Today's news

December 22, 2005

Universities hit by boom in bogus degrees online
The reputation of British universities abroad is being damaged by companies peddling bogus degrees, the Government’s quality watchdog has claimed. The Quality Assurance Agency raised the alarm about a growing number of foreign companies that sell fake degrees and doctorates online to people who have “life experience”. Academic inspectors in other countries also expressed concern that Britain was becoming a haven for fake universities. A legal loophole makes it possible for overseas operations to register as universities provided that they do not claim to be offering British degrees. Many of the companies seek to give themselves respectability by adopting British names and titles while mentioning only in the small print on their websites that their degrees are not approved by any British academic bodies. 
The Times Higher Education Supplement (Dec 23), The Times

Researchers look for model answer
Researchers at Heriot-Watt University are pioneering a digital imaging system that could transform how models and toys are massproduced. Irvine-based MM1 Modelmakers, will test the laser-driven 3D printing system being developed at Heriot-Watt and it is thought the system could provide an alternative to handpainting items such as model trains. The mass production of models is dominated by the Far East because low labour costs make hand-painting models economically viable. Jonathan Corney, a researcher working on the project at the Scottish Manufacturing Institute, explained that the digital imaging system could prove very effective.
The Scotsman

Chancellor's student views back in print
A left-wing manifesto originally edited by Chancellor Gordon Brown at Edinburgh University was resurrected today 30 years after it was first published. The Red Paper on Scotland was first written when Brown was a 24-year-old student. It featured essays from the leading left-wing academics and thinkers of the time, who argued the inevitability of socialism. Vince Mills, director of the Trade Union Research Unit at Glasgow Caledonian University, has now brought out a new edition. He said the idea was to show how far the Chancellor's politics had shifted from his days as a student.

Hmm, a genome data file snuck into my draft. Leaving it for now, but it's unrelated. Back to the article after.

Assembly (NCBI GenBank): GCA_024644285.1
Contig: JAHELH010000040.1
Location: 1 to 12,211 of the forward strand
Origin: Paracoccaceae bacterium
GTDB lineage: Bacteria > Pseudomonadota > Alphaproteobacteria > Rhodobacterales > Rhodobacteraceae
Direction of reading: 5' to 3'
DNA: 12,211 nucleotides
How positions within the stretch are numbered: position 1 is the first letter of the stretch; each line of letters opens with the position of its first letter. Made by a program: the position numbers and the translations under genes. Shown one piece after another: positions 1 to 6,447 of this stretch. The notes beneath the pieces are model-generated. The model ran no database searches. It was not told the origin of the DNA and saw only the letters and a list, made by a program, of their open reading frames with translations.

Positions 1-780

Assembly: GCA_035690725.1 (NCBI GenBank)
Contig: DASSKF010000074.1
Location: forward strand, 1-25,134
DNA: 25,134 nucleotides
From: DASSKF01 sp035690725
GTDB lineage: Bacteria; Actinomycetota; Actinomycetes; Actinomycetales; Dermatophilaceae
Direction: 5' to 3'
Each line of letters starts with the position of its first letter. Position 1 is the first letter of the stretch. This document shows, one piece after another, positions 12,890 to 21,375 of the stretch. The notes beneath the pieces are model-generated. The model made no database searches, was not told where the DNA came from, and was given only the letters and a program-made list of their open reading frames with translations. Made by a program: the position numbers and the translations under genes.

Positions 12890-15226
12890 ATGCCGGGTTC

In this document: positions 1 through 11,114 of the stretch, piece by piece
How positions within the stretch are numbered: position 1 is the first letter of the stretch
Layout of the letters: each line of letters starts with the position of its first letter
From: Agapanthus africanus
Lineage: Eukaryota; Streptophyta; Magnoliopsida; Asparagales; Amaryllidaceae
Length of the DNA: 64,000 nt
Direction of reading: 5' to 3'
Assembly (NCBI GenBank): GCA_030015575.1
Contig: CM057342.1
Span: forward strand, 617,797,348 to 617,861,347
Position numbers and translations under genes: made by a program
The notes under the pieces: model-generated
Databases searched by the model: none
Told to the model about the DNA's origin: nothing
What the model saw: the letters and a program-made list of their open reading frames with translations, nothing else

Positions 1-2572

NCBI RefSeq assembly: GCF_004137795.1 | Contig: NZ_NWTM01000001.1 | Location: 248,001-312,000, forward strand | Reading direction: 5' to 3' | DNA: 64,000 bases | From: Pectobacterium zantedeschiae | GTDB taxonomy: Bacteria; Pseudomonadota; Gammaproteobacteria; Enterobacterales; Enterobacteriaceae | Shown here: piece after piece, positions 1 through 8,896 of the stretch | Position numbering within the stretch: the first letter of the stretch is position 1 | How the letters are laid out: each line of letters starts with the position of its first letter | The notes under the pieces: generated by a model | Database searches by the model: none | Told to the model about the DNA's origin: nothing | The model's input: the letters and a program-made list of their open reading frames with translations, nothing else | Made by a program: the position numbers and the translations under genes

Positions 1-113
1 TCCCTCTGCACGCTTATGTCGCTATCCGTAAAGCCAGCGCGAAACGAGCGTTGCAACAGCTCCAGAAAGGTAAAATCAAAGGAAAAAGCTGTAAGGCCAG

The Scotsman

New institute to study hurricane recovery
A think-tank has announced plans to create an institute to help the hurricane-devastated Gulf Coast by finding long-term solutions to issues such as flood control, housing, education and emergency response. Seven universities in Louisiana, Mississippi and Alabama are teaming with the California-based nonprofit RAND Corp to conduct studies through the Gulf States Policy Institute. While many groups have attacked short-term problems from hurricanes Katrina and Rita, not enough attention has been given to long-term challenges, RAND President and CEO James A. Thomson said.
The Guardian

Report casts doubt on bird flu drug
A "frightening" report has cast fresh doubts over the drug used to combat bird flu after two people died having failed to respond to the treatment. A study of 13 Vietnamese patients infected with the H5N1 strain of bird flu found two developed a rapid resistance to the anti-viral drug Tamiflu. Researchers at the Oxford University Clinical Research Unit working in Vietnam warned that other anti-viral drugs apart from Tamiflu may be needed. They fear that people taking the wrong dose of Tamiflu may contribute to the growth of a resistant virus strain.
The Evening Standard, The Daily Telegraph, The Scotsman, The Daily Mail

Blame it on the boogie
Scientists have confirmed what fans of John Travolta in Saturday Night Fever have known all along: men with the best dance moves have the most sex appeal. The finding lends support to the idea that dancing is a way to show off high-quality genes and good health - both indicators of a top-quality mate. Charles Darwin was the first to suggest that dance is a courtship signal in animals, but there have been no studies studying the relation of dance and genetic or physical quality in humans until now. In a study published today in Nature , William Brown of Rutgers University, New Jersey, looked at how dancing ability correlated with a person's body symmetry, a typical measure of the quality of a mate in evolutionary biology. Across a wide range of species, bodies that are less symmetric are associated with increased disease, quicker death and poor reproductivity.
The Guardian, The Daily Telegraph, Nature, The Independent

Never mind the aching body: jogging is good for the mind
After years of arguments, worries about knee joints and sore nipples, the debate has come full circle. Jogging, it appears, really is good for you - at least for your mind. German researchers have discovered that pounding the pavement can improve concentration and boost visual memory. The researchers, who are based at the University of Ulm, sent a group of 30 people jogging twice a week for 30 minutes and then tested them for mental improvements. They found that while their memory for numbers remained much the same, their ability to recall images and complete visual tasks, such as map work, had dramatically improved.
The Guardian, The Scotsman

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